Jennie Gallimore (Advisor), Subhashini Ganapathy (Committee Member), Clark Shingledecker (Committee Member)
Master of Science in Engineering (MSEgr)
Data-Link Communication, or DataComm, is a digital text messaging system providing a means of communication between Air Traffic Control (ATC) and pilots. Current Pilot/ATC communication is via voice radio, but the number of ATC operators and voice channels are finite, which limits the number of aircraft voice transmission can accommodate. The number of aircraft within the National Airspace System (NAS) is expected to double between 2004 and 2025, and a transition from voice to DataComm is a necessity. DataComm is an integral part of the NAS and is implemented in incremental phases increasing its functions and capability. There are many advantages with DataComm including providing the ability to send a digital message to a specific plane, the ability to send a long and detailed message with accuracy, as well as providing a platform to add additional features after initial implementation. However, DataComm does have critical integration issues into the current avionic systems and flight deck for commercial airliners. In an attempt to limit the number of DataComm transmissions and to support trajectory based operations, future ATC clearances are expected to increase in length and complexity. Pilots will be required to first understand the clearance, and then decide whether it is acceptable. Clearances that are rejected prompt pilots to create a Downlink Message (DM) to ATC to negotiate clearances. Pilots may also initiate a clearance request with ATC. This research focuses on DM creation after pilot evaluation of complex multi-element clearances depicted via text and graphics on a Navigation Display (ND). Two separate touchscreen DM creation interfaces were developed. The research was broken into two separate experiments. All scenarios were presented on a dynamic flight simulator connected to a simulated ATC station. Experiment I was an exploratory study and recorded response time to interpret a clearance, pilot accuracy, and time to create a DM. A Pilot/ATC communication interface (TextGen) was utilized during Experiment I. TextGen was a menu-based system that allowed pilots to create their own DMs by selecting messages from categories on a touchscreen. Graphics of the DM were presented on a ND in correlation to the original ATC clearance as DMs were constructed. Twenty-Four pilots were tested on ten separate concatenated clearances repeated four times each to comprise a total of forty clearances. Half of the clearance scenarios were designed so that the pilot should reject and half were designed to be acceptable. Verbal comments from Experiment I helped formulate recommendations to improve DataComm interfaces for future implementations within the NAS. The results showed that TextGen was time consuming, required excessive input, and demanded 100% of the pilots' attention during interaction. Experiment II had four separate hypotheses and recorded response time to interpret a clearance, pilot accuracy, and times to create a DM. Experiment II tested two separate Pilot/ATC DM creation communication interfaces. One format was TextGen, (tested in Experiment I), and the second was a direct manipulation graphic interface called AutoGen. AutoGen allowed pilots to create DMs by physically touching graphics that were depicted on a ND. The clearance variables within the DM were automatically altered in correlation with the graphic manipulation. Experiment II compared DM creation time, and response time to interpret a clearance between both presentation formats. Eight separate pilots were tested on both formats. Results indicated that AutoGen allowed pilots to perform more accurately with less time. The average time to create a DM was significantly less when pilots interacted with AutoGen compared to TextGen. Pilots overwhelmingly preferred the AutoGen interface because of the intuitiveness of the display, ease of use, and automatio...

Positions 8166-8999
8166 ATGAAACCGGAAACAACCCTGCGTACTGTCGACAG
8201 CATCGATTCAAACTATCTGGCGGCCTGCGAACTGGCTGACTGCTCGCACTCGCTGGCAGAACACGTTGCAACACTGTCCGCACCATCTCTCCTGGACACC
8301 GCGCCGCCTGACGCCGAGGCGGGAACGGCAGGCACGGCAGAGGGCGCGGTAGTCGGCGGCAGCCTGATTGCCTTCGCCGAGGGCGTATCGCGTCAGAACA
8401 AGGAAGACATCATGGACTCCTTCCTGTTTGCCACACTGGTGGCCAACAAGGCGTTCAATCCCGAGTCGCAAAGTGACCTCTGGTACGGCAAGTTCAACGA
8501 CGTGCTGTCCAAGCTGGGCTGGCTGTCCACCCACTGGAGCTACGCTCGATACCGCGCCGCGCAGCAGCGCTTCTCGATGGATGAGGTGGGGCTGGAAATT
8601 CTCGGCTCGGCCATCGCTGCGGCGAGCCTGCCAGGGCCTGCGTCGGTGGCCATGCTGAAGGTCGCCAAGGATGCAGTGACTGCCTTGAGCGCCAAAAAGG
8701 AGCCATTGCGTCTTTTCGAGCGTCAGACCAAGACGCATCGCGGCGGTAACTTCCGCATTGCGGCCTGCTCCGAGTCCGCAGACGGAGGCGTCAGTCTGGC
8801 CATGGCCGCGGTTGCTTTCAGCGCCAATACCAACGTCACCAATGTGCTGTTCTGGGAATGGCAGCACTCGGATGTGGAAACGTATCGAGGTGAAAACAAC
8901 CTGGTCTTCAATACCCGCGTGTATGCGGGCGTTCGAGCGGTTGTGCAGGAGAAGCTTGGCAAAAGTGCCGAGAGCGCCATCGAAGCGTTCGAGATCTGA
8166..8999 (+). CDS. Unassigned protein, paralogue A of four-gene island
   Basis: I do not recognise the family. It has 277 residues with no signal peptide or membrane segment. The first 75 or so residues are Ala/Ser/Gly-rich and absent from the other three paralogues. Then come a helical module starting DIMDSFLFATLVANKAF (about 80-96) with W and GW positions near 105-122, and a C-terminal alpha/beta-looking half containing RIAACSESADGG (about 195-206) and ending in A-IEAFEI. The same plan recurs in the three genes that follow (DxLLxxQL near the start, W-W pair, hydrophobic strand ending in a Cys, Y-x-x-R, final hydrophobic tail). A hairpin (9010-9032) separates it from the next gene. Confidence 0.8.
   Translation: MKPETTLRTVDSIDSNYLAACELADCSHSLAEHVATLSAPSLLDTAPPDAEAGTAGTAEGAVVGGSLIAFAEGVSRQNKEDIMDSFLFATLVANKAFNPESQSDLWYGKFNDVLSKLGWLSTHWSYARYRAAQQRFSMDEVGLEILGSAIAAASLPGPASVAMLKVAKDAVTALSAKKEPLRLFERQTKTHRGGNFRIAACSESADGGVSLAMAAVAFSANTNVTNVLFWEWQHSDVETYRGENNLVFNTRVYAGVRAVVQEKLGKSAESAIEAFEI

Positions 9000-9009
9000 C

Department or Program
Department of Biomedical, Industrial & Human Factors Engineering
Year Degree Awarded
Copyright 2013, all rights reserved. This open access ETD is published by Wright State University and OhioLINK.